Sympathy and Emotion

Macbeth is a play which has an incredible number of thematic elements at work throughout. While the main premise seems political, the ideas of fate and destiny are also prominent and even love and family come into play at times. Each theme serves a different purpose and many of the characters are put against one another in a constant game of compare and contrast. In Act IV, scene III, one of the biggest contrasts occurs when we see how emotional the characters are capable of being. It is a very real scene when Macduff finds out what has happened to his family, and Ross is shown too as being a character that is very full of human sympathy and emotion. While there are other characters in this play and in other Shakespearean works who have had these traits, this scene for some reason just really stood out. This is probably because it is in such stark opposition to Macbeth, the character who the reader is mostly being shown throughout the exposition of this story who has very little natural human emotion. 
When Ross originally goes to tell Macduff what has happened, he cannot even bring himself to do so. He tells him that he left his family “at peace” which is technically true, but obviously beating around the point of what he needs to say (p. 2622, 4.3.180). He continues the conversation and doesn’t tell Macduff the truth for several minutes. Finally, when Macduff is let in on the horrible reality that his family has all been killed, we get another very real look at human emotion. Macduff cannot even handle the news. He keeps repeating everything being said to him even though it is simple to understand simply because of his own emotional refusal to understand. For example, he asks about his wife twice in a row, and this moment really just made me sympathize with him.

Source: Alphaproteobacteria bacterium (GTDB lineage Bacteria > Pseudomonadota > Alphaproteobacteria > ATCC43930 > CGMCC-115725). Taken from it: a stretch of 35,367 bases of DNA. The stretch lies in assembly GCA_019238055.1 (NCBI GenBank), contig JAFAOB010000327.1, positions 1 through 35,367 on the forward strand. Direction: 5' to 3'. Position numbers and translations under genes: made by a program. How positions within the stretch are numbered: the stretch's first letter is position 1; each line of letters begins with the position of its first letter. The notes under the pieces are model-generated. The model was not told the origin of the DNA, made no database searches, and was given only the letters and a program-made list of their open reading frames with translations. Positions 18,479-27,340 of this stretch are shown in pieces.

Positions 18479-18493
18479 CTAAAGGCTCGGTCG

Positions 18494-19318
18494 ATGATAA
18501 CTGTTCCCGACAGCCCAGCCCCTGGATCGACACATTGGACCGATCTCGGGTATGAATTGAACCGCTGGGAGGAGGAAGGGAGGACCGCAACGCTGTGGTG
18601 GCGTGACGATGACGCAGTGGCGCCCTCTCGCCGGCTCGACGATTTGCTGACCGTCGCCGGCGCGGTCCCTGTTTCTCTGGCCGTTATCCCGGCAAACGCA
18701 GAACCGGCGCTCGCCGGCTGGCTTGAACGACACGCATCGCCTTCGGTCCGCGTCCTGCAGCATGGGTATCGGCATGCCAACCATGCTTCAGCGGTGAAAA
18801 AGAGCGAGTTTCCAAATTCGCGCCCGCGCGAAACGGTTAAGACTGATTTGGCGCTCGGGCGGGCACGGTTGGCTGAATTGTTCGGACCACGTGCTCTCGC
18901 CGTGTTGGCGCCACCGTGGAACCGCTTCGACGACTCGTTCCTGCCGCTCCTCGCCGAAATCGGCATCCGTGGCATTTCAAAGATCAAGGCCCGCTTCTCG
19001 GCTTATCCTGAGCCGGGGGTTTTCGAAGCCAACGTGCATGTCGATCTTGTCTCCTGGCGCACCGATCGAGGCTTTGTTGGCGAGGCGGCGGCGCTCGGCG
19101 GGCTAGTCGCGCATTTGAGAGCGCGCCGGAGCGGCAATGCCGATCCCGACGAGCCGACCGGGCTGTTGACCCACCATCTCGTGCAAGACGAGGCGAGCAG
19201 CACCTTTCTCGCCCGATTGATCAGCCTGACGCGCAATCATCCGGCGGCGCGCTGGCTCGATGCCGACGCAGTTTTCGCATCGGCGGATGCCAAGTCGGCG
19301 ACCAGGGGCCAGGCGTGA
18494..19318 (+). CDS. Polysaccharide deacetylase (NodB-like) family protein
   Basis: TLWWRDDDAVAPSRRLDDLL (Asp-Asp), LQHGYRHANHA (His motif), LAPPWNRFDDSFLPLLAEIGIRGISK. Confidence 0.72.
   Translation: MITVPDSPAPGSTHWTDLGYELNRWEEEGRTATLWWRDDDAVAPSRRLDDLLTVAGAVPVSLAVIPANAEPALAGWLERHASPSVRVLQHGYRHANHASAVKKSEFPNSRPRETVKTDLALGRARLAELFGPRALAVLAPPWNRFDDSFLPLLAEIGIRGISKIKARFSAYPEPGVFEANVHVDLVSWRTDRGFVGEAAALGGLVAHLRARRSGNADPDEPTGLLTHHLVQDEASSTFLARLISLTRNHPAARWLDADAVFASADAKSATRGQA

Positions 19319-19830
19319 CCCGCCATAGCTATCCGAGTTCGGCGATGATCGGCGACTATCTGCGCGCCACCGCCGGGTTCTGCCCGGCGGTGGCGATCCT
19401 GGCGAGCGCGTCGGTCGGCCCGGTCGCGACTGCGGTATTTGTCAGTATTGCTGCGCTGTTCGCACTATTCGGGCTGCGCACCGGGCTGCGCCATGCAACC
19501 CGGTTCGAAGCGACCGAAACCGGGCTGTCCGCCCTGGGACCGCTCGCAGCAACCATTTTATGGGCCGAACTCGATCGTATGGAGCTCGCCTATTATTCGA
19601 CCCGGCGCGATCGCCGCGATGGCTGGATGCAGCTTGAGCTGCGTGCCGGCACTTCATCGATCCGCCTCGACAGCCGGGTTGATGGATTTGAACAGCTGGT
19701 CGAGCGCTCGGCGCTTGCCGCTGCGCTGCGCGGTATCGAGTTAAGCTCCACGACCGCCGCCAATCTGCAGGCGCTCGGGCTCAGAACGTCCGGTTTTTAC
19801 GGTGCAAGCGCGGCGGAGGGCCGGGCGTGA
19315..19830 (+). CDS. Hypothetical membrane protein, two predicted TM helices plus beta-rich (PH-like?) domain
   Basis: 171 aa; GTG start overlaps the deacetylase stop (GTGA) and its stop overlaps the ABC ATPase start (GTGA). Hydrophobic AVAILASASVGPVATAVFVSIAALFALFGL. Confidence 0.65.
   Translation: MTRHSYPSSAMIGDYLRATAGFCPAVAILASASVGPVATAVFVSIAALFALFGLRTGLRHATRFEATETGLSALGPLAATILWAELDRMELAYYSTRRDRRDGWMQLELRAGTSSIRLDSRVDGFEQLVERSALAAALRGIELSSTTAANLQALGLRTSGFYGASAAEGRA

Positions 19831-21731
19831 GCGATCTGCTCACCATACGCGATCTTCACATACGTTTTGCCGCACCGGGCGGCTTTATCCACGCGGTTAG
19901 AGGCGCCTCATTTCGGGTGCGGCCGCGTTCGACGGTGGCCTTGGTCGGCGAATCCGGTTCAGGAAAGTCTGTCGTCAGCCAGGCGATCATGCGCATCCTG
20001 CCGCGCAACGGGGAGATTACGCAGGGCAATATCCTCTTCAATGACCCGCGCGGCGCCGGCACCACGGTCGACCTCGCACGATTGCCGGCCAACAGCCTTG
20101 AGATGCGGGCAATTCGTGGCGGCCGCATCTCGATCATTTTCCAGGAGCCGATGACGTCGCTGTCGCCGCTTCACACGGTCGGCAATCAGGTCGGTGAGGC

Finally, the ultimate display of human emotion comes into play when Malcolm tells Macduff that he must seek revenge. Macduff replies that he “shall do so, but [he] must also feel it as a man” first (p. 2623, 4.3.222-223). His refusal to merely get angry and hunt down the murderer but rather to allow himself a grieving period for a bit first really embodies the idea of human sympathy and emotion, and this places him and Macbeth in complete opposition in a very right vs. wrong type of way.
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2 thoughts on “Sympathy and Emotion

  1. molly

    It was nice to see how you identified emotion in Macduff. The scene in act 4 with Macduff is one of my favorite Shakespeare scenes ever. The wording of his reaction is just so heartbreaking: "All my pretty ones?" That's incredibly affecting, and very paternal. It's not always easy to pick up on the emotion in Shakespeare's plays just through reading, but I thought this moment really jumped off the page. Like you said, he's completely in opposition to Macbeth, and he's the embodiment hope in the ruined Scottish kingdom.

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  2. Cyrus Mulready

    This is a very nice extension of our discussion in class last week, Linda, and I agree with Molly that you have done well drawing out the emotional intensity of the scene. Macduff is a powerful foil who sets off Macbeth's villainy as well as his inhumanity–something you show effectively here.

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